Colposcopy and Cervical Biopsy
How To Prepare
Tell your doctor if you:
- Are or might be pregnant. A blood or urine test may be done before the colposcopy to see whether you are pregnant. Colposcopy is safe during pregnancy. If a cervical biopsy is needed during a colposcopy, the chance of any harm to the pregnancy (such as Reference miscarriage Opens New Window) is very small. But you may have more bleeding from the biopsy. A colposcopy may be repeated about 6 weeks after delivery.
- Are taking any medicines.
- Are allergic to any medicines.
- Have had bleeding problems or take blood thinners, such as aspirin or warfarin (such as Coumadin).
- Have been treated for a vaginal, cervical, or pelvic infection.
Do not have sexual intercourse or put anything into your vagina for 24 hours before a colposcopy. This includes douches, tampons, and vaginal medicines. You will empty your bladder just before your colposcopy.
You may want to take a pain reliever, such as ibuprofen (Advil or Motrin), 30 to 60 minutes before having a colposcopy, especially if a biopsy may be done. This can help decrease any cramping pain that can be caused by the colposcopy.
Schedule your colposcopy for when you are not having your period. Heavy bleeding makes it harder for your doctor to see your cervix. The best time to schedule a colposcopy is during the early part of your Reference menstrual cycle Opens New Window, 8 to 12 days after the start of your last menstrual period.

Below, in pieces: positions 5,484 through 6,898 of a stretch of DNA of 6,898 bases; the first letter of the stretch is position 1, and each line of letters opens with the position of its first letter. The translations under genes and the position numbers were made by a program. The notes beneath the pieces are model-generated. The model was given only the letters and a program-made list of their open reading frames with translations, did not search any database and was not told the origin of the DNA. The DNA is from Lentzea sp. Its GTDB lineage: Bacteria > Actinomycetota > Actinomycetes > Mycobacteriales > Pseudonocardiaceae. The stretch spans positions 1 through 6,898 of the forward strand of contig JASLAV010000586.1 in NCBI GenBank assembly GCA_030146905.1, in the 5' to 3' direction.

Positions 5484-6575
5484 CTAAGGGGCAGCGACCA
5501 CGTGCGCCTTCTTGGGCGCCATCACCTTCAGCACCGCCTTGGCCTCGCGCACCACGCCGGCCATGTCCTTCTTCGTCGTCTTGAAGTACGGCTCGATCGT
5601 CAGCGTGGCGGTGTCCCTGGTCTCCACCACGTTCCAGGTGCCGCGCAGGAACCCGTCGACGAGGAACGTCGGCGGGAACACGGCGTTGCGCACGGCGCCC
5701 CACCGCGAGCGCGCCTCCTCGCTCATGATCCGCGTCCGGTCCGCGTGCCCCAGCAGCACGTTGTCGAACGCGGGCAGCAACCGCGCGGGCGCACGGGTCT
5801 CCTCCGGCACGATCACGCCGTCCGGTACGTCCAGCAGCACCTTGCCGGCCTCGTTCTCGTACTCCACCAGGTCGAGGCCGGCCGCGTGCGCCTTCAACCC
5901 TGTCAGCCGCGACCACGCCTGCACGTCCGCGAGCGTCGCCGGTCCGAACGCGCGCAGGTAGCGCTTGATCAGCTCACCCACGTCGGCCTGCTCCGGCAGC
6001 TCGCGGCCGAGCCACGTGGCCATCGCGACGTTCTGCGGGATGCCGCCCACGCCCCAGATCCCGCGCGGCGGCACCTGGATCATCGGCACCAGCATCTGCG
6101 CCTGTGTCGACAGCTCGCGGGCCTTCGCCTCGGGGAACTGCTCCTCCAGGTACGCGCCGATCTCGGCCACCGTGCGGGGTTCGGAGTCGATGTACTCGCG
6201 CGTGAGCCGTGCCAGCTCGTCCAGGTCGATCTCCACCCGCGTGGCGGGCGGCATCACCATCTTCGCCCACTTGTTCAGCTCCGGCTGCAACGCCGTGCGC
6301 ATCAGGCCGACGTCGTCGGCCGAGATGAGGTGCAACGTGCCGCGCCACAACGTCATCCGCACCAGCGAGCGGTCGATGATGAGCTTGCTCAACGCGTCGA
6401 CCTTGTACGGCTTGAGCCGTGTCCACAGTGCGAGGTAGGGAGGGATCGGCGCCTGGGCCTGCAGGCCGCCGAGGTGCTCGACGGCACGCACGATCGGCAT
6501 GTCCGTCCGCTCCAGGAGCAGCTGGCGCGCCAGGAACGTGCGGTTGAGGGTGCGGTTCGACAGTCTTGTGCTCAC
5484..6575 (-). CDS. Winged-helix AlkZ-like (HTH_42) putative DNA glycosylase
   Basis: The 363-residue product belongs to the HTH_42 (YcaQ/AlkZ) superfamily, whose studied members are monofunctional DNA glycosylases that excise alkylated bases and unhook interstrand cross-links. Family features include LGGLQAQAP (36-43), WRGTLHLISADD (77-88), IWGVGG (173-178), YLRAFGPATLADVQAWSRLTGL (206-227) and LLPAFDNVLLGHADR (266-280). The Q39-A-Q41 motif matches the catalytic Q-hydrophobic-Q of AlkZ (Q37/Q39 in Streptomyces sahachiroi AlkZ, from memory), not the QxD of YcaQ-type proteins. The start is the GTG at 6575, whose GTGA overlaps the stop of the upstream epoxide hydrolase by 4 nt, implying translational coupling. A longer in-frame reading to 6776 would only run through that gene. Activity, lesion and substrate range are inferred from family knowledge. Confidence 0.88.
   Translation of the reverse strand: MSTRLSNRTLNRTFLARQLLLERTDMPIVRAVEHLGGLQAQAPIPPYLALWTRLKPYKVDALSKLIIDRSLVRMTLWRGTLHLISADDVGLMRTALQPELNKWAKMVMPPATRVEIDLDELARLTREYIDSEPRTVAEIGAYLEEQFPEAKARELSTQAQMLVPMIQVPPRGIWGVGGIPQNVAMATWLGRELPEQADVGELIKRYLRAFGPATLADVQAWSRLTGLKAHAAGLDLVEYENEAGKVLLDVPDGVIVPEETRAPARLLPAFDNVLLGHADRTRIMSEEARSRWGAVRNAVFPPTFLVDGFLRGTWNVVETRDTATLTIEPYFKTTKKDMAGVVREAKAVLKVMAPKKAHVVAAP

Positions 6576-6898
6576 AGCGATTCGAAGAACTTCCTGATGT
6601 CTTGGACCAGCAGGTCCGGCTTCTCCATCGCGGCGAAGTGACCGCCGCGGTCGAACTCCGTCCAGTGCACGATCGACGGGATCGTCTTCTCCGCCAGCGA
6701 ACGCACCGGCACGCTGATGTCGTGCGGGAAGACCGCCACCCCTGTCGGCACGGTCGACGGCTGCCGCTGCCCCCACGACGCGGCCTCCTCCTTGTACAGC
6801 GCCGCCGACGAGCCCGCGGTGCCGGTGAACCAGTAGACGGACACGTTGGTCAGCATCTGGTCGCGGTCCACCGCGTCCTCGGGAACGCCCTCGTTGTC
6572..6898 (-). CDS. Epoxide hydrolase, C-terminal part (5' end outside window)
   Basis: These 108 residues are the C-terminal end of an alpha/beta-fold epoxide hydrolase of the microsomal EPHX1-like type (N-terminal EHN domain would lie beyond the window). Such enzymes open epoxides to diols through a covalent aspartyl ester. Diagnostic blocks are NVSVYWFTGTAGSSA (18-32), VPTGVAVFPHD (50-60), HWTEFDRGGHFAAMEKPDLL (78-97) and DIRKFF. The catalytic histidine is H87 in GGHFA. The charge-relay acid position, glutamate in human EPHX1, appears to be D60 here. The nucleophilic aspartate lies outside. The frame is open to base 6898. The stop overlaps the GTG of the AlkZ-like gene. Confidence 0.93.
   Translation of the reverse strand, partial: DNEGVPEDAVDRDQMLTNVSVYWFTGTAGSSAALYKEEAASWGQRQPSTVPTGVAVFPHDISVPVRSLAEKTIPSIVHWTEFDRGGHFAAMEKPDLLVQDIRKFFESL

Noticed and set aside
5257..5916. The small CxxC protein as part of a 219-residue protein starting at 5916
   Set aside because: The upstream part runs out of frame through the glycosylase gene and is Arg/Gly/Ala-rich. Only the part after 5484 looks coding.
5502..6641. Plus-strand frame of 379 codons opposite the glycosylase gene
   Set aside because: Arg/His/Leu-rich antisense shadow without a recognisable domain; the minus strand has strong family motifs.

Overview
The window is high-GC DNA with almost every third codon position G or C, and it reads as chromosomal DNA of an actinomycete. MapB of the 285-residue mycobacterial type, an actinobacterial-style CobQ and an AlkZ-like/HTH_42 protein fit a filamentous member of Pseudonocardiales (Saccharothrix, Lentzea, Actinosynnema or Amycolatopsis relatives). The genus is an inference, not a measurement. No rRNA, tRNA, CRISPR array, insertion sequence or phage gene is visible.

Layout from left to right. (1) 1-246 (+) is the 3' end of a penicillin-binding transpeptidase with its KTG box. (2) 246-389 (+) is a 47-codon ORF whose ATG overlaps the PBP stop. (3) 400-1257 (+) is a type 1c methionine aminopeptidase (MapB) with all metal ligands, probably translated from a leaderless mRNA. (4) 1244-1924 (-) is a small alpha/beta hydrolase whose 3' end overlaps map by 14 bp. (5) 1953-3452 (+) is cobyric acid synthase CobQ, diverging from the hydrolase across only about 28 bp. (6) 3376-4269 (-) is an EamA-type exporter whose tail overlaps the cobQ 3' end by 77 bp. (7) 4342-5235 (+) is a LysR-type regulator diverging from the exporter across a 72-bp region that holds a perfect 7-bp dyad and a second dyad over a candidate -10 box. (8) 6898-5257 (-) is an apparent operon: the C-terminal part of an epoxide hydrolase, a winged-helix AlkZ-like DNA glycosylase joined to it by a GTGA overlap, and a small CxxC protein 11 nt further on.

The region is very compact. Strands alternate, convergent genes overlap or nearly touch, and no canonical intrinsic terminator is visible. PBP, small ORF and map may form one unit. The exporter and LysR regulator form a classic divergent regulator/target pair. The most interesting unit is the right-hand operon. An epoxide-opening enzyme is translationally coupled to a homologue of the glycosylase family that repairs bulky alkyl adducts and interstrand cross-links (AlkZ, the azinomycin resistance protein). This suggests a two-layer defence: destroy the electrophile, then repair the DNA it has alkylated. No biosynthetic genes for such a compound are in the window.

You will need to sign a consent form that says you understand the risks of colposcopy and agree to have the colposcopy done. Talk to your doctor about any concerns you have regarding the need for the colposcopy, its risks, how it will be done, or what the results will mean. To help you understand the importance of this test, fill out the medical test information form (What is a Reference PDF Opens New Window document?).
|By:||Reference Healthwise Staff||Last Revised: Reference October 22, 2012|
|Medical Review:||Reference Sarah Marshall, MD - Family Medicine
Reference Kirtly Jones, MD - Obstetrics and Gynecology